Capsule Reviews

Our critics weigh in on local theater

 

Cloud Tectonics José Rivera's dreamlike one-act play casts a powerful spell. On a rainy L.A. night, an airport worker named Anibal (Marco Rodriguez) gives a ride to a pregnant girl named Celestina (Marisa Gonzalez) and ends up taking her home. She's a strange creature, but he's attracted to her ethereal beauty, and they fall into each other's arms. But why have all the clocks stopped in the house? Why don't the TV and phone work? As the "storm of the century" rages outside, time seems to stand still for the young lovers. Only a surprise visit by Anibal's soldier-brother Nelson (J.R. Ramirez) shakes up the reverie. Rivera, an Oscar nominee last year for his Motorcycle Diaries screenplay, asks questions about the meaning of time and the nature of love in this gentle drama. Directors Christopher Carlos and Christina Vela bring shape to the poetic dialogue by having the actors play it all with quiet realism. They take it gradually, relaxing into the sensitive moments, giving us time to absorb Celestina's stirring revelations about her past. The performances by Rodriguez and Gonzalez are exquisite, particularly the steamy seduction--the hottest sex-with-clothes makeout we've seen on a local stage since Octavio Solis' Prospect some 20 years ago. Through April 1 at Kitchen Dog Theater, 3120 McKinney Ave., 214-953-1055. (Elaine Liner)

I Am My Own Wife That she is. Charlotte von Mahlsdorf also is her own best friend, plus some Nazis, Communists, lovers, relatives and even her own playwright, Doug Wright. All are revealed through the body and voice of Canadian actor Damien Atkins in Dallas Theater Center's production of the one-actor Pulitzer- and Tony-winning drama. Wright discovered Charlotte, a lifelong transvestite and dedicated furniture collector, on a trip to the former East Germany in the early 1990s. From a series of interviews, the Dallas-born playwright fashioned this two-act narrative that encapsulates German gay history from World War II through the fall of the Berlin Wall. Atkins' performance is technically astonishing, not to mention his memory for all that dialogue, but the overall effect of Wife is unmoving, rather like a guided tour through a dusty museum. Through March 26 at Dallas Theater Center, 3636 Turtle Creek Blvd., 214-522-8499. Reviewed this week. (E.L.)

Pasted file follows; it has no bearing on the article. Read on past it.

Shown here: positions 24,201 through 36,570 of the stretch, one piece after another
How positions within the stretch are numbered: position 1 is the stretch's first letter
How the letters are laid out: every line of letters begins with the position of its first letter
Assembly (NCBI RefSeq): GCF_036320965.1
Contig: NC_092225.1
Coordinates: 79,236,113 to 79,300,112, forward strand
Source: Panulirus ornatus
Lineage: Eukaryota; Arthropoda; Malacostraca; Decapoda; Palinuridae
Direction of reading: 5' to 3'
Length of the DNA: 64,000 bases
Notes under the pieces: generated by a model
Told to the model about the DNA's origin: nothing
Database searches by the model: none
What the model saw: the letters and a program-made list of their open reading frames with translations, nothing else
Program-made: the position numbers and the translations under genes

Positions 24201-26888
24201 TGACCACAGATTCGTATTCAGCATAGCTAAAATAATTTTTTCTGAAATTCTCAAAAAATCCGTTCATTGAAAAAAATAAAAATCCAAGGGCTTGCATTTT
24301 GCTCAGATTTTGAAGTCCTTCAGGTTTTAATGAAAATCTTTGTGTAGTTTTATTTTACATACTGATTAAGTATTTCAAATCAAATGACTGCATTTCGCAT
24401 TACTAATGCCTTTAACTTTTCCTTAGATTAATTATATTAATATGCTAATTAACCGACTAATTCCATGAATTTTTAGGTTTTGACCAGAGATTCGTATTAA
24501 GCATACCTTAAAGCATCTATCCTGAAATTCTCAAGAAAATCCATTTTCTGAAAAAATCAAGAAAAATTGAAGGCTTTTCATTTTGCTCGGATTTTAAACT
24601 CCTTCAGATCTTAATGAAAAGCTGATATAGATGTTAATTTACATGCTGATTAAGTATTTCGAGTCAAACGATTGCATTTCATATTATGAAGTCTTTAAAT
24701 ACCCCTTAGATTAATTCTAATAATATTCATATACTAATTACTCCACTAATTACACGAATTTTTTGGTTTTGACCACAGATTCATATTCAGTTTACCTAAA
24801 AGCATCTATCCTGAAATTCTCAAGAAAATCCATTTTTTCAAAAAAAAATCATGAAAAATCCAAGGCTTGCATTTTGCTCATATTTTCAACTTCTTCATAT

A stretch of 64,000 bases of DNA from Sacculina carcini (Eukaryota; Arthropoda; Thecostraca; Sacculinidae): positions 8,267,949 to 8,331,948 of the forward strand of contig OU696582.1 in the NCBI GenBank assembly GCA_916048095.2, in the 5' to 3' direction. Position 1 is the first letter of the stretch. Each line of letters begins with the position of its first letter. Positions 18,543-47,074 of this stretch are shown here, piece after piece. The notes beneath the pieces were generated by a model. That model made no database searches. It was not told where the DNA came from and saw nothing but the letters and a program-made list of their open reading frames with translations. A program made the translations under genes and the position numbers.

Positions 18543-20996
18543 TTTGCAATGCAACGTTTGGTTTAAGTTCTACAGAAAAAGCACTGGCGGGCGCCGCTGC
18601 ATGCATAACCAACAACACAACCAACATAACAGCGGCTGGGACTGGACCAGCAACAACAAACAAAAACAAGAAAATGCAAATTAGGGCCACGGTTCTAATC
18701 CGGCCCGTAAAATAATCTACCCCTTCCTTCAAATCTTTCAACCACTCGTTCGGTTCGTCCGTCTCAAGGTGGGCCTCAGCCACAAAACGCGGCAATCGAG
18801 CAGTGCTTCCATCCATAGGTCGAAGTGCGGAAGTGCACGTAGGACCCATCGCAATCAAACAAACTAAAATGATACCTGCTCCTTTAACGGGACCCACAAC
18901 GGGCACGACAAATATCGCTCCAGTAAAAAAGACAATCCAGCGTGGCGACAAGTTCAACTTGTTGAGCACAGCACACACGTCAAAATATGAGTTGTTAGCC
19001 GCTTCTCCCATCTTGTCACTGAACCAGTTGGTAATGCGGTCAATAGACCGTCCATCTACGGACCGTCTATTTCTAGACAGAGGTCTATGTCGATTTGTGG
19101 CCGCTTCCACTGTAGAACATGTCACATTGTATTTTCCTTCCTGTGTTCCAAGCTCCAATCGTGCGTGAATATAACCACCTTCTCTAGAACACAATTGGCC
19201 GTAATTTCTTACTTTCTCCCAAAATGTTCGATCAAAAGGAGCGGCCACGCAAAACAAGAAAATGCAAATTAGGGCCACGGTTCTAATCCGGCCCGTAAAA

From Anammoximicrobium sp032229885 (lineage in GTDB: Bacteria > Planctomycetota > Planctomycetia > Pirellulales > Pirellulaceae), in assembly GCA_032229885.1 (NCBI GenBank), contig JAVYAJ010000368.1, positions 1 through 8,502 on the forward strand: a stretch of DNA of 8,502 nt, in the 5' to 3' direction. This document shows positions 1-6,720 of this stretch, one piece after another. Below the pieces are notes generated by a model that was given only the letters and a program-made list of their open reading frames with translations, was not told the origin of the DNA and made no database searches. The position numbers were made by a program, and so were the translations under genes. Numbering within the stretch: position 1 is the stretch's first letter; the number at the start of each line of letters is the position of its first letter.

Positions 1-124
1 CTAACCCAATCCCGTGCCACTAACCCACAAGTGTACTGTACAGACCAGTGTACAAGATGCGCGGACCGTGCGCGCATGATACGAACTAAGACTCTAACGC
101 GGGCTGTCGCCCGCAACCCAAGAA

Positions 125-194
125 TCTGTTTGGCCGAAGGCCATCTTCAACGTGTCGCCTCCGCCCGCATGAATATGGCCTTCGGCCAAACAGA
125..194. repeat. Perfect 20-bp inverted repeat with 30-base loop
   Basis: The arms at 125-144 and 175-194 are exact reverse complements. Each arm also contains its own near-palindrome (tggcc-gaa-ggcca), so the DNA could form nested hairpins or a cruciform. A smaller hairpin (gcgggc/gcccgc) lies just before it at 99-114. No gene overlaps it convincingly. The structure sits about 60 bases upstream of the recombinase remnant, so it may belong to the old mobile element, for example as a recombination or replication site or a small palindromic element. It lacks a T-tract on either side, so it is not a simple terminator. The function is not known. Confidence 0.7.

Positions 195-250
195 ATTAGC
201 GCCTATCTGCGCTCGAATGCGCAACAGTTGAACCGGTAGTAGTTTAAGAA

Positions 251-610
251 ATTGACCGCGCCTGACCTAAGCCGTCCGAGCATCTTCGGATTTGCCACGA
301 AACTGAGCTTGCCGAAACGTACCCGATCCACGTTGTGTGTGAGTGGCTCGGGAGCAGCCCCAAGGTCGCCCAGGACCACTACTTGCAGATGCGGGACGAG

The Rocky Horror (Puppet) Show Leave it to a college theater to out-spectacle every professional troupe in town with this huge, rude, noisy, thrilling production of Richard O'Brien's cult-classic rock musical. This time the large cast of punks, freaks and monsters is joined by dozens of rod puppets, life-size marionettes and mechanical creations that rival The Lion King for originality. Riff-Raff (Michael Tuck) first appears in puppet form, then is revealed to be an eerie human/puppet hybrid. Brad and Janet (Josh Dennis, Kim Whalen), the uptight couple who stumble into Frank-N-Furter's spooky manse, let their puppet proxies perform the kinky sex scenes. Rocky, the muscle-bound masterpiece created by Frank (played with lip-smacking, trannie-loving joy by the gorgeous William K. Lanier), is a 10-foot-high movable sculpture brought to life by five puppeteers. Craig "Yo" Erickson's scenic design makes Frank's castle a multilevel assemblage of staircases supported by gigantic lava lamps. And instead of the white-garbed scientist-narrator, we get J-M Specht onscreen as a dim-witted George W. Bush, assisted by a "Sammy" Bin Laden puppet. It's all subversive and sick-funny. Time to do the Time Warp again! Through March 12 at Collin County Community College, 2800 E. Spring Creek Parkway, Plano, 972-881-5809. Reviewed this week. (E.L.)

 
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